To mark LGBT History Month 2017, this month’s featured work is True Love BB62, one of several sculptures from Michael Petry’s Bare Back (BB) Lovers series. Out of a silver dish, tipped at an angle, oozes a mass of what appears to be liquid glass. By pouring molten glass into vessels and then allowing it to drip or seep out of them, Petry refers to bodily fluids. In these works, Petry explores ways of expressing themes of same-sex love and desire without depicting the human body.

True Love BB62

© Michael Petry

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By combining glass and silver, two different materials, Petry encourages us to consider the relationship between objects, the contexts in which they are usually seen and the social aspirations that they symbolise. Petry discovered the silver-plated dish that forms the basis of this sculpture in a second-hand market. It was originally a mass-produced substitute for the more expensive solid silver version. By transforming this inexpensive, discarded object into a work of art, Petry re-assigns it a unique object, a quality that it originally lacked.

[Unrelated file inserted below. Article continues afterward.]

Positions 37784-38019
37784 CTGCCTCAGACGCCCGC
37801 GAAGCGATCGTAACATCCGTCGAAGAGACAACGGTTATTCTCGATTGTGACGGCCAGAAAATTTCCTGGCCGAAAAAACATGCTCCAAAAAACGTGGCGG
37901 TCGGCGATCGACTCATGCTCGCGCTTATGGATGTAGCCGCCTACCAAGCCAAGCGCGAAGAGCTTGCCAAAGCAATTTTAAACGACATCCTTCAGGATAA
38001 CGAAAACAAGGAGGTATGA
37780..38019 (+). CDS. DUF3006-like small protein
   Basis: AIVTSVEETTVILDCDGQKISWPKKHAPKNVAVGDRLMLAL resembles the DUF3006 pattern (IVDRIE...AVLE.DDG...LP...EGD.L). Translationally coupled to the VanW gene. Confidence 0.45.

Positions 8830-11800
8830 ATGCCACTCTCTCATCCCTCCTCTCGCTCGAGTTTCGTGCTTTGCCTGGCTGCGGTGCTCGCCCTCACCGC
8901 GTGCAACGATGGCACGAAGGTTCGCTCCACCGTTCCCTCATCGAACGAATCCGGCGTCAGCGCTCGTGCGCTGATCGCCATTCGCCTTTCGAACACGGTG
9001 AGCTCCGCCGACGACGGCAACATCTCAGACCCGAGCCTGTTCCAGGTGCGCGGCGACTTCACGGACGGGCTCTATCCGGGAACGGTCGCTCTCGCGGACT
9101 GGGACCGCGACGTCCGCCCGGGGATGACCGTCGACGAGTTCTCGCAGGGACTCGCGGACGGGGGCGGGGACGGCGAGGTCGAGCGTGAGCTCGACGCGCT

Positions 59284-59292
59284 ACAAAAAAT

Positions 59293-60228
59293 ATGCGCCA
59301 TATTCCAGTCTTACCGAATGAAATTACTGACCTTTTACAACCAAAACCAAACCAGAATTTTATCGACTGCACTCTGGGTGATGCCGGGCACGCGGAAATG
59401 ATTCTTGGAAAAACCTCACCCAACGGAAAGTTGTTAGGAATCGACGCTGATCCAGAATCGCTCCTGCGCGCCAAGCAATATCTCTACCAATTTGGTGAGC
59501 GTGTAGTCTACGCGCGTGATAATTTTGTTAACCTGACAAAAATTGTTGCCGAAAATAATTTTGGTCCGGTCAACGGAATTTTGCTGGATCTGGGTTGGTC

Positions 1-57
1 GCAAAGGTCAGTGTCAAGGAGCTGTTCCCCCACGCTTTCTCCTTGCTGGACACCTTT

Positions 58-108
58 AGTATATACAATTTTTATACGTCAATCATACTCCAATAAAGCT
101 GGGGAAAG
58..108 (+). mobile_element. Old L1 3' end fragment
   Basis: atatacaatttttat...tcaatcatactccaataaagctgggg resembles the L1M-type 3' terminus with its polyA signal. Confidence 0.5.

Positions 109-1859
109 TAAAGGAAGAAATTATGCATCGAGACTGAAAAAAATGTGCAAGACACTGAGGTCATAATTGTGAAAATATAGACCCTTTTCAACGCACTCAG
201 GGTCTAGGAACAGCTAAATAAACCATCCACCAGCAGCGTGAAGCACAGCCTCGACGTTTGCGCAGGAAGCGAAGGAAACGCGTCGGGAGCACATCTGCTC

Michael Petry was born in El Paso, Texas, and has lived in London since 1981. He studied at Rice University, Houston, London Guildhall University and awarded a PhD from Middlesex University. He lectures part time at the Royal College of Art and the Royal Academy Schools, London.

In conjunction with his work as an artist Petry is the Director and Co-Founder of the Museum of Contemporary Art (MOCA) in London. Former roles include Guest Curator at the Kunstakademiet in Oslo;  Curator of the Royal Academy Schools Gallery; and Research Fellow at the University of Wolverhampton.

Petry is a Fellow of the Royal British Society of Sculptors and a Brother of the Art Workers Guild. He has exhibited his work internationally and his works can be found in numerous public collections, including the British Museum, London; the American Craft Museum, New York; the Kunst und Ausstellungshalle der Bundesrepublick Deutschland, Bonn; and the Bellerive Museum, Zurich.